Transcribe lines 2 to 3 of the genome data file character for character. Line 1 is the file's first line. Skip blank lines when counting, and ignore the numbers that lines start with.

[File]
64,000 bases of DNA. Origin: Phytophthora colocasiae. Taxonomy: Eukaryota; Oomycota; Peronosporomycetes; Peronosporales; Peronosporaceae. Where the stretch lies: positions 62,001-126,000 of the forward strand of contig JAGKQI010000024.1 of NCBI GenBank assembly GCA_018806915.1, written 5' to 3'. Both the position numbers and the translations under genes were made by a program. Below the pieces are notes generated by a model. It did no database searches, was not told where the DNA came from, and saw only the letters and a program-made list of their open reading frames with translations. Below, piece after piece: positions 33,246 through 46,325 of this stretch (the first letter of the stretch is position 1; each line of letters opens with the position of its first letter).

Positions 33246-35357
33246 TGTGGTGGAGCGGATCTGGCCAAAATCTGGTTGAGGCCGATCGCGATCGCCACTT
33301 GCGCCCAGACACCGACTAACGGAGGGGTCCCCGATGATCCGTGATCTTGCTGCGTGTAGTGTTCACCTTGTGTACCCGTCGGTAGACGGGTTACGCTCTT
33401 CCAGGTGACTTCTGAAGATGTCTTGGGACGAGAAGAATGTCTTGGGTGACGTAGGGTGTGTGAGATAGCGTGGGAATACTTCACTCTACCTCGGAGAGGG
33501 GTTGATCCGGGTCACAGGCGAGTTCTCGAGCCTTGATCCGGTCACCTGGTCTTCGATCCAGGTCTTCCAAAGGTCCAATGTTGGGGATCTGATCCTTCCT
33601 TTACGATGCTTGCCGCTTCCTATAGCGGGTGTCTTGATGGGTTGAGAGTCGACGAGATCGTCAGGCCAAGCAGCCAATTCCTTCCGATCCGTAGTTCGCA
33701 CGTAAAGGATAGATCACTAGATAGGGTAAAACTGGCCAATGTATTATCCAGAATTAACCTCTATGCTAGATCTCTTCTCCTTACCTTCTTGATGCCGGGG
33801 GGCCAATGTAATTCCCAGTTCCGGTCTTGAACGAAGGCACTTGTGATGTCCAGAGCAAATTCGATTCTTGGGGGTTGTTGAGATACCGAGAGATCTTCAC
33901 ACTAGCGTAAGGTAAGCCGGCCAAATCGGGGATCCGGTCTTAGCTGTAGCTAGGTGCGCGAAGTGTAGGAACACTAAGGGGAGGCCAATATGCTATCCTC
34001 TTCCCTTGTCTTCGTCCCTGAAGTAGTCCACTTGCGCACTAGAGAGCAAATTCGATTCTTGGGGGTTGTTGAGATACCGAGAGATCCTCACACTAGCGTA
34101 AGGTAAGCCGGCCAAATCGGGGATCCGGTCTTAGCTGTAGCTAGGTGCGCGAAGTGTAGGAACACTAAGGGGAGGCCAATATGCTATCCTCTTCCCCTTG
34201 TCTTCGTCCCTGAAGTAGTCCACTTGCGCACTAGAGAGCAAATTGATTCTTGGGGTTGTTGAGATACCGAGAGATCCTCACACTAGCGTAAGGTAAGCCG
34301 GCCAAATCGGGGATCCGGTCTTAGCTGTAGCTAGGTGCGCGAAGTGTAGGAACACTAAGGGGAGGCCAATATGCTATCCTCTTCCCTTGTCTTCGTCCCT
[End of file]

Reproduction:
Positions 33246-35357
33246 TGTGGTGGAGCGGATCTGGCCAAAATCTGGTTGAGGCCGATCGCGATCGCCACTT